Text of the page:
Researchers from Children's Healthcare of Atlanta and the Georgia Institute of Technology have reported the development of a technique that assists in identifying tumors from normal brain tissue during surgery by staining tumor cells blue.
For years, scientists around the world have dreamed of building a complete, functional, artificial cell. Though this vision is still a distant blur on the horizon, many are making progress on various fronts. Prof. Roy Bar-Ziv and his research team in the Weizmann Institute's Material's and Interfaces Department recently took a significant step in this direction when they created a two-dimensional, cell-like system on a glass chip.
Using a new type of camera that makes extremely fast snapshots with an extremely high resolution, it is now possible to observe the behaviour of magnetic materials at the nanoscale. This behaviour is more chaotic than previously thought.
Researchers have come up with a low-cost way to enhance a polymer called MEH-PPV's ability to confine light, advancing efforts to use the material to convert electricity into laser light for use in photonic devices.
A joint industry/academia consortium, supported by the European Union's Seventh Framework Programme, has reported the successful conclusion of a three-year project and the release of its design-synthesis tool flow and related litho-friendly cell libraries and evaluation metrics.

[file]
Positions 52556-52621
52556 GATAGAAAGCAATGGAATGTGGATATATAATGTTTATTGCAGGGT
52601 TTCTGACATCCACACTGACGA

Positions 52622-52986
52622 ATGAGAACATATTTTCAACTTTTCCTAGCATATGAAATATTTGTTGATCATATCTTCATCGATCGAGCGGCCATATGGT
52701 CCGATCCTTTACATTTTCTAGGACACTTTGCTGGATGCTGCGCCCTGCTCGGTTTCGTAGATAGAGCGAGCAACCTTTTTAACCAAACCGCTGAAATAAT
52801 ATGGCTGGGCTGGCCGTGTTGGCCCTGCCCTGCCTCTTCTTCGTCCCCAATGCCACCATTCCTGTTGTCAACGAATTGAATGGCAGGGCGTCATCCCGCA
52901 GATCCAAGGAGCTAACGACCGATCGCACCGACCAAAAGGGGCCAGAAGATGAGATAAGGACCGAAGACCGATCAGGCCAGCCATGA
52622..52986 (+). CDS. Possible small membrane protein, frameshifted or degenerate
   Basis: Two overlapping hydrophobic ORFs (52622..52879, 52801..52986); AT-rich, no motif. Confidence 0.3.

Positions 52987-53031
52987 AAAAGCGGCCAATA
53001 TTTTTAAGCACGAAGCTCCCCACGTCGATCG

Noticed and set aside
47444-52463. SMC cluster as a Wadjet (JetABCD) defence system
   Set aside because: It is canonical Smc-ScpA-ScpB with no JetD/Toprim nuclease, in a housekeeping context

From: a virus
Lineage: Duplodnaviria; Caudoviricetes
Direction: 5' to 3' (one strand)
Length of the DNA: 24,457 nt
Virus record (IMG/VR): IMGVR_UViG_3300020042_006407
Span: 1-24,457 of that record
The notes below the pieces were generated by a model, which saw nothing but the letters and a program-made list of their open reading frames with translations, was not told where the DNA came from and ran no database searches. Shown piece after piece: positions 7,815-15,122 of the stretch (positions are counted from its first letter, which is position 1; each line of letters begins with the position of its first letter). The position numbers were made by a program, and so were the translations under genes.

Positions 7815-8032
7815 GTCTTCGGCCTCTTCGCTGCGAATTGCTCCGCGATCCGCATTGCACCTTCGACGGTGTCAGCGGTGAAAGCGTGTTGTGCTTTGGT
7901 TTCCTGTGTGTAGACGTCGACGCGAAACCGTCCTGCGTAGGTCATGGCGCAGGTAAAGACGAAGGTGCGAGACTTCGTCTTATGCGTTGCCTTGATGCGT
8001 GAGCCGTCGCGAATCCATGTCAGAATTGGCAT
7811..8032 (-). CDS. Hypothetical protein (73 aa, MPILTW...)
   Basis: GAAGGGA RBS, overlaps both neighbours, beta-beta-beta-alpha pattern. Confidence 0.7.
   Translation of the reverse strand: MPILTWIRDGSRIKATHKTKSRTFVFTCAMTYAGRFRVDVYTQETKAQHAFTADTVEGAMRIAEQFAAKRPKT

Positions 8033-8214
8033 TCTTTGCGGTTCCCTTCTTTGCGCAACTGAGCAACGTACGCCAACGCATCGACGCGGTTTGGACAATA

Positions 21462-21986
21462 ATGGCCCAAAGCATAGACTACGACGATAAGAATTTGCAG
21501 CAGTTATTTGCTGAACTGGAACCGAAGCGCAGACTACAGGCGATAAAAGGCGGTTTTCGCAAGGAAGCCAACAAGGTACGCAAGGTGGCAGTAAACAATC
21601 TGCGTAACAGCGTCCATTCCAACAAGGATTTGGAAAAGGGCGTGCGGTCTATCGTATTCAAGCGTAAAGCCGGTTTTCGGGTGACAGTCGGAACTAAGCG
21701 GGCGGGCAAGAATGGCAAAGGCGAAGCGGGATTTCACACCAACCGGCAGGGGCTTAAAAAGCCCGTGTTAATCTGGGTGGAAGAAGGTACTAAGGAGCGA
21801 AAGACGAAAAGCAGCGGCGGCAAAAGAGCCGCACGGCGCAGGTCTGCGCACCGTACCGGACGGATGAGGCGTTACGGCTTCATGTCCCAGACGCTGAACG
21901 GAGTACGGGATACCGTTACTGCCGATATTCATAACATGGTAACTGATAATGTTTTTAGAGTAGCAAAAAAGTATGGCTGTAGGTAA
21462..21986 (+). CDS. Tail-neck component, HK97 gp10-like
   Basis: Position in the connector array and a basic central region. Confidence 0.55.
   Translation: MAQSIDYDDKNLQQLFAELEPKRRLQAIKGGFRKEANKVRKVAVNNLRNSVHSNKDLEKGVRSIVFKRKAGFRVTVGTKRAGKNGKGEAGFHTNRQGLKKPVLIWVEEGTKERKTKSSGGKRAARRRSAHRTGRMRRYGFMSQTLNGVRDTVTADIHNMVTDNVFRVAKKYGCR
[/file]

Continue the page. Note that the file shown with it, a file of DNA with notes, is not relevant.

Today the Wyss Institute for Biologically Inspired Engineering at Harvard University and Sony DADC announced a collaboration that will harness Sony DADC's global manufacturing expertise to further advance the Institute's Organs-on-Chips technologies.
Researchers from Dresden discover a new material that conducts electric currents without loss of power over its edges and remains an insulator in its interior. The material is made out of bismuth cubes packed in a honeycomb motif that is known from the graphene structure. As opposed to graphene, the new material exhibits its peculiar electrical property also at room temperature and, hence, holds big promises for applications in nanoelectronics.
While scientists have produced simple demonstrations of working carbon nanotube circuit components in the past, a Stanford team was able to demonstrate an actual subsystem composed entirely of the material.